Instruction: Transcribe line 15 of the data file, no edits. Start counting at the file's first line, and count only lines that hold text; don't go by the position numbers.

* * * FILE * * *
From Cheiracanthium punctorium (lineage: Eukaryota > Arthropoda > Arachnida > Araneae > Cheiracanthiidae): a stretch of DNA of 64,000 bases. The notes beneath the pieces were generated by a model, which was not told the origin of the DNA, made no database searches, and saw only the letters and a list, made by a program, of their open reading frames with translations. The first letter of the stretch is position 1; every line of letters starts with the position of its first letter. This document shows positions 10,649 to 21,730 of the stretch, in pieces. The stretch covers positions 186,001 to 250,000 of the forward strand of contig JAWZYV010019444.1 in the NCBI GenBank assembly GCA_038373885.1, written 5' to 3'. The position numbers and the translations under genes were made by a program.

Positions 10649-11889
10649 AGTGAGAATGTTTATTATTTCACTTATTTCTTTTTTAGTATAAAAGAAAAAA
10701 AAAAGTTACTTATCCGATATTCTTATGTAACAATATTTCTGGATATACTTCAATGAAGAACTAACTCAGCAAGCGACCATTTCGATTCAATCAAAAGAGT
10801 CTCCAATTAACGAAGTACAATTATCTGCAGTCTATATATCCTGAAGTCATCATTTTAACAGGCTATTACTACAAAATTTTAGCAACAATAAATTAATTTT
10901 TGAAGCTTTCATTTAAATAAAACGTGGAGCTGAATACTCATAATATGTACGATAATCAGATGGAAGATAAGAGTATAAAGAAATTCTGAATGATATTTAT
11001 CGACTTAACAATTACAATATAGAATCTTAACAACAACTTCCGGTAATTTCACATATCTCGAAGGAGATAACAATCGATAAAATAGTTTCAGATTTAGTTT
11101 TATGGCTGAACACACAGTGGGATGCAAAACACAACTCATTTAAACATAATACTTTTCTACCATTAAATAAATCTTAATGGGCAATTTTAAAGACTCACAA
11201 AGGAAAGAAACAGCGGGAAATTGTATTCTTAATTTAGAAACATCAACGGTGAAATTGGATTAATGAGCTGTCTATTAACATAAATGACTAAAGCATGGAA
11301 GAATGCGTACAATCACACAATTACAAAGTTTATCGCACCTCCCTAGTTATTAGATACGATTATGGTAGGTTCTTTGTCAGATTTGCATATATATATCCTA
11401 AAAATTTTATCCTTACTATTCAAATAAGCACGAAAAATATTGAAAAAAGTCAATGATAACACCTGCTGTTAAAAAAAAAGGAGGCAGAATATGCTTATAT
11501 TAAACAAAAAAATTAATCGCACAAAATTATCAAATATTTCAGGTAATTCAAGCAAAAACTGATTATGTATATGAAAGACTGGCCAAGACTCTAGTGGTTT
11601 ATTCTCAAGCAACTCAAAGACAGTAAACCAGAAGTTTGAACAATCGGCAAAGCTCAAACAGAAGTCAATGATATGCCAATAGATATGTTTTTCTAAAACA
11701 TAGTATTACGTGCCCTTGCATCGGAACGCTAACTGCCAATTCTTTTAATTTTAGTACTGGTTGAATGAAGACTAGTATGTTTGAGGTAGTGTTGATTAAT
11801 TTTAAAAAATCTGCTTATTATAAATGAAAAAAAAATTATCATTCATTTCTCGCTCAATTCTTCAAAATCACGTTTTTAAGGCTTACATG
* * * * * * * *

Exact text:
11801 TTTAAAAAATCTGCTTATTATAAATGAAAAAAAAATTATCATTCATTTCTCGCTCAATTCTTCAAAATCACGTTTTTAAGGCTTACATG